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Re: xinetd is a viable inet-superserver



On Wed, Nov 28, 2007 at 09:15:05AM +0000, Klaus Ethgen wrote:
> Hi Pierre,
> 
> Am Mi den 28. Nov 2007 um  9:45 schrieb Pierre Habouzit:
> > > As long as this is default switched of this might be ok.
> > 
> >   No it's on by default, and easy to change in /etc/default/xinetd.
> 
> So it is easy switchable.

  Yes.

> (May there are a debconf question?)

  No I won't use debconf here, because it's definitely the most viable
way to use xinetd nowadays. Though the next upload will document that
fact completely in the README.Debian


> > But I do believe (and there was an RC open on xinetd for that, and I
> > agree about it) that it being off by default is wrong, because xinetd
> > cannot document it's a proper inet-superserver without doing that. If
> > as an administrator you disagree, you can change that anytime.
> 
> Well the problem is that this change the expected and desired way on
> existing installations. If you are a admin and didn't (want to) care
> about /etc/inetd.conf and with a update your xinetd will use it silently
> (and may open big, big security hole in your server) this is a very big
> issue! (And a security bug I think!)

  It won't do that because new defaults /etc/inetd.conf are empty. And
it's documented in NEWS.Debian properly, which administrators are
supposed to read. apt-listchanges does that for you.

> The only solutions would be eider:
> 1. Implement a debconf question and explain that there is a problem or

  I don't want to use debconf. It's an overkill. Though I may force the
setting to "No" instead of "Yes" if upgrading from an existing install.
That's safer indeed. Will do that.

> 2. Switch it of by default for updates and maybe on by default on new
>    installs.

> >   Since xinetd conflicts with inet-superserver it's the sole one that
> > can honour /etc/inetd.conf.
> 
> Well, not completely true. There might be more than one understanding.
> Mine is that providing a inet-superserver provides the _functionality_
> of a inet-superserver not the same _config file_.

  wrong. providing inet-superserver means that you are able to perform
what any implementation of inetd(8) does, namely, reading
/etc/inetd.conf, and _then_ possibly have extended features on its own.

> > (1) only honour /etc/xinetd* files, by disabling compat mode
> >     altogether.
> 
> Would be the best in my understanding.

  You can do that, it's up to you as an administrator.

> > (2) work in compat mode, with the (probable, I did not checked but it's
> >     likely) drawback that a service "disabled" in the /etc/xinetd* and
> >     enabled in /etc/inetd.conf will probably be run.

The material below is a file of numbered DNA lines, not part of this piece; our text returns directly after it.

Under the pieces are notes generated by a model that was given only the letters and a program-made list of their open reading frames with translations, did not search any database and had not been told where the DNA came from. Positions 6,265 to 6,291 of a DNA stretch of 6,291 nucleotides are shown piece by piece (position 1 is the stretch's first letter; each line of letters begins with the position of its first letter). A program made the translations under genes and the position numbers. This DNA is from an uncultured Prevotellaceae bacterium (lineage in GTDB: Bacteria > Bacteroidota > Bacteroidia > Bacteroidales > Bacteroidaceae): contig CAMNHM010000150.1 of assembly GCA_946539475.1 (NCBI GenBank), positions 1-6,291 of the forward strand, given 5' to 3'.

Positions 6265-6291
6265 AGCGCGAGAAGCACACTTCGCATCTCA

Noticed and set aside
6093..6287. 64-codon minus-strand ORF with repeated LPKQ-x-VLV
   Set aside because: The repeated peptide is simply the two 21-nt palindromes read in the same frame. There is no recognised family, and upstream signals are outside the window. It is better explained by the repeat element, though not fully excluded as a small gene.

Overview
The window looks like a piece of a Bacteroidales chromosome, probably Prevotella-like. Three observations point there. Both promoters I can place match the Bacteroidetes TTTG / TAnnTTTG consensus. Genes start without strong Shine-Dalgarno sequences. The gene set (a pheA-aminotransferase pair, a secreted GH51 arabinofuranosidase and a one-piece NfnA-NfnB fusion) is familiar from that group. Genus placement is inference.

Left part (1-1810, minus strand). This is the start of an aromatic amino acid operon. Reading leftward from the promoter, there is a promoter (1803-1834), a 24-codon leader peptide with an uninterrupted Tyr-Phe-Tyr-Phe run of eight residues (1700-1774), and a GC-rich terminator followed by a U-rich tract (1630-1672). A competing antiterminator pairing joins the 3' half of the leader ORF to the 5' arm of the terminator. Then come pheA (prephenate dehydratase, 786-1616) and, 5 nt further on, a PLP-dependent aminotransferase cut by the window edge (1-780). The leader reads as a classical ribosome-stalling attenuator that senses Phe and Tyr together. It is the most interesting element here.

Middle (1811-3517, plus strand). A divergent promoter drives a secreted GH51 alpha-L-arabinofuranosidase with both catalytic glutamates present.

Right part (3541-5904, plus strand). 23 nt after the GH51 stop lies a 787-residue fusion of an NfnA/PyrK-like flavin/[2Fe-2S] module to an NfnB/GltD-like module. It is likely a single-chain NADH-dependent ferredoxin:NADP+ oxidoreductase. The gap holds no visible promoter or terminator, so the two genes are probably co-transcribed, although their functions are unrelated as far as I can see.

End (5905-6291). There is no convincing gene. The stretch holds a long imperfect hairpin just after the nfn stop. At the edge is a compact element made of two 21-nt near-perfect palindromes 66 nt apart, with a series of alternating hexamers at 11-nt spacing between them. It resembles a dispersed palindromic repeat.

> 
> Disabled can also mean that the respective file is not created or
> deleted.

  Too bad. Note that given that xinetd proposes the handly "disabled =
yes" configuration option, that's unwise.

> >   There are 2 ways of not falling in the (2) trap:
> >   - either always use update-inetd to enable or disable services (once
> >     it'll support xinetd configuration files btw)
> 
> Only if it provides the full functionality of xinetd (like ie. only
> allow specified ip range or only few connection at once).

  Gni ? I don't understand what you're talking about.

> >   - or me patching xinetd if it behaves like I fear it does to ignore
> >     services from /etc/inetd.conf that are filed under the same name
> >     than in /etc/xinetd*. I believe it to be the proper approach, I'll
> >     try to write a patch asap.
> 
> Why using the name of the service? In inetd.conf the name has to be the
> same than the port in /etc/services (and even some service might have
> multiple names). In xinetd the name can be any if you specify the
> service port in the config. So why not using the port to decide if the
> service is enabled or not?

  because the duplicated configuration in stock /etc/inetd.conf _and_
/etc/xinetd.c/* configuration will come from packages that want to
support both, and then the service name will be the same.

  I don't expect administrators to be dumb enough to configure mutual
exclusive services in their /etc/inetd.conf _and_ xinetd.conf. Or if
they do, then I'm sure they already have plenty of rope and I don't mind
giving them some more.

-- 
·O·  Pierre Habouzit
··O                                                madcoder@debian.org
OOO                                                http://www.madism.org

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